How Citizens Influence Their Municipal Services
Citizen participation in community affairs can be approached from many angles. The most common one has been the increased role of citizens in the use of federal funds, stemming from urban development programs such as the urban renewal, Community Action, and Model Cities programs, but now also including citizen advisory boards in special services such as education and transportation.1 However, an alternative approach to citizen participation emphasizes the influence of citizens over the actions of municipal officials. Because of the frequent turnover in federal programs, this alternative approach may be more significant to the urban scene; the full array of municipal services can be affected, and these are the services that will endure regardless of any changes in the mixture of federal programs. From this point of view, the goal is to have municipal officials—that is, the people who work in city hall or in the line agencies actually delivering services to neighborhoods—listen more closely to what residents say.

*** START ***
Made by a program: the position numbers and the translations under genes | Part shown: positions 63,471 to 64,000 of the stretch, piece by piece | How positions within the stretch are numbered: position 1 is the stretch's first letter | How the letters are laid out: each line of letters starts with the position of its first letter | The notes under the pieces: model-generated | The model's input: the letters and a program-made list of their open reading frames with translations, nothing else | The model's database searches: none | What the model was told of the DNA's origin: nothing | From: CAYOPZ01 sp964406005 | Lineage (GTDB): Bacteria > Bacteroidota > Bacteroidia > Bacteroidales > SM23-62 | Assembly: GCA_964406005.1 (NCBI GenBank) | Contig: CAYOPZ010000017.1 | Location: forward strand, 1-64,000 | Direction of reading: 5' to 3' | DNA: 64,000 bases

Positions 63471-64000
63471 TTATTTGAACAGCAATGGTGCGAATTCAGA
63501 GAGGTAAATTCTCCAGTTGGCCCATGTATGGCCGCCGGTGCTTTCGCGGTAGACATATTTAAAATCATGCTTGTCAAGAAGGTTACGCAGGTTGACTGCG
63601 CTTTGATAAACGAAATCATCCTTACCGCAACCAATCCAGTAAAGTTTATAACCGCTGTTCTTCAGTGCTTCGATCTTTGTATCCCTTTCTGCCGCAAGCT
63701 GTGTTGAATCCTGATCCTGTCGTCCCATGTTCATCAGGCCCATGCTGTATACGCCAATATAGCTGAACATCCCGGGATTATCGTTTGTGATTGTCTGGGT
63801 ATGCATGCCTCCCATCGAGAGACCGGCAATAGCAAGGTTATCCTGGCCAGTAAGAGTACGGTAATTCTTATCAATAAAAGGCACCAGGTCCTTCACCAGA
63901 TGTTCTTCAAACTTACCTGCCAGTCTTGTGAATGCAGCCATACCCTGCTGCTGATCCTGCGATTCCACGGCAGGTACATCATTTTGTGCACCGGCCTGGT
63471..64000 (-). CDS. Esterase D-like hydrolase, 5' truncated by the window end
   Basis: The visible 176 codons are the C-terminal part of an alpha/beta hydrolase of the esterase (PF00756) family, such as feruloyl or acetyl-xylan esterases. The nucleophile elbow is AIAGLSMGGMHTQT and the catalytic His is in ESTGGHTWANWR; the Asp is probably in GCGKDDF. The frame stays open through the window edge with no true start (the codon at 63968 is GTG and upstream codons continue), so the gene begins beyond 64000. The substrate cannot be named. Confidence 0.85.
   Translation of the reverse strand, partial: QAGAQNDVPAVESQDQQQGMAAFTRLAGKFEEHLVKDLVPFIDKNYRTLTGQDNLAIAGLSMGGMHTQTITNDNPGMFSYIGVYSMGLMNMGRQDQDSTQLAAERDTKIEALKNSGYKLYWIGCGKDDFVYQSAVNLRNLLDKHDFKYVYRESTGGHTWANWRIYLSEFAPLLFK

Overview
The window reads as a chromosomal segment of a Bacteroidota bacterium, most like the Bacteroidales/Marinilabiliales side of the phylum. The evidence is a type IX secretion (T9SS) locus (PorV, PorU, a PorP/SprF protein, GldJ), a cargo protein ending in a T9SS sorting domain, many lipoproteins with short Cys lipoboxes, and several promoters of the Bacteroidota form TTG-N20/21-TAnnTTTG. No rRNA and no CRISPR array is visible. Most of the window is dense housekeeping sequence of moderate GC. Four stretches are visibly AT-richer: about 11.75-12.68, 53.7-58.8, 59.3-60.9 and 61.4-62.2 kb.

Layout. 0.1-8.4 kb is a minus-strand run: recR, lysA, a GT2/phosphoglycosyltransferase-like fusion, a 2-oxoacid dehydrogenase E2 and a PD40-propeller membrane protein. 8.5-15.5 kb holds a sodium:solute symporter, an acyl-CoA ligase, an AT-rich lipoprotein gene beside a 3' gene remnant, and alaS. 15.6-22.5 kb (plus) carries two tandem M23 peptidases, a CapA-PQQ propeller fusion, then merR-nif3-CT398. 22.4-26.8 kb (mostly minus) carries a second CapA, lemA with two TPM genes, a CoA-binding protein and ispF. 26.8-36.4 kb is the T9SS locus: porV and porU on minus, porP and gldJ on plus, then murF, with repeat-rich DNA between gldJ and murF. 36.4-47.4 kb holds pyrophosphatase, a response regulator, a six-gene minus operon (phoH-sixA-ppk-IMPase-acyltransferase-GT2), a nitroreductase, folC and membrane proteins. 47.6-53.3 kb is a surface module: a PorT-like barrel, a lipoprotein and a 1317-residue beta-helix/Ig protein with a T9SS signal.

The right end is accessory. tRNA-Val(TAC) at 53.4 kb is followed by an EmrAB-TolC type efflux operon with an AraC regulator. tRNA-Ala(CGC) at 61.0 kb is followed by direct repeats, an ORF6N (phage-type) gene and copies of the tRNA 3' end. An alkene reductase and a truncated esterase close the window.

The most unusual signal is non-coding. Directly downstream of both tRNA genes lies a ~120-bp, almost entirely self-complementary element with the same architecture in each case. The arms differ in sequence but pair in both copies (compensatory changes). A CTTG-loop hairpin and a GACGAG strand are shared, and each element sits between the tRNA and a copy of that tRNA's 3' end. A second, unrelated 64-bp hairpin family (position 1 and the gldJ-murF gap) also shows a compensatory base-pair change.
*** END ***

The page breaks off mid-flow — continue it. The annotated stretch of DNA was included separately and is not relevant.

KeywordsUrban Renewal Citizen Participation Executive Branch Municipal Service Municipal Official
Unable to display preview. Download preview PDF.
- Stenberg, Carl W. “Decentralization and the City.” Municipal Yearbook, 1972, Washington, D.C.: International City Management Association, 1972.Google Scholar
- Yin, Robert K. “Cable-TV and Public Interest Programs in Dayton.” In Cable Communications in the Dayton Miami Valley, In L. L. Johnson et al., Santa Monica, Calif.: Rand Corporation, 1972.Google Scholar
- Yin, Robert K, and Yates, Douglas. Street-Level Governments: Assessing Decentralization and Urban Services. Lexington, Mass: Lexington Books, 1975.Google Scholar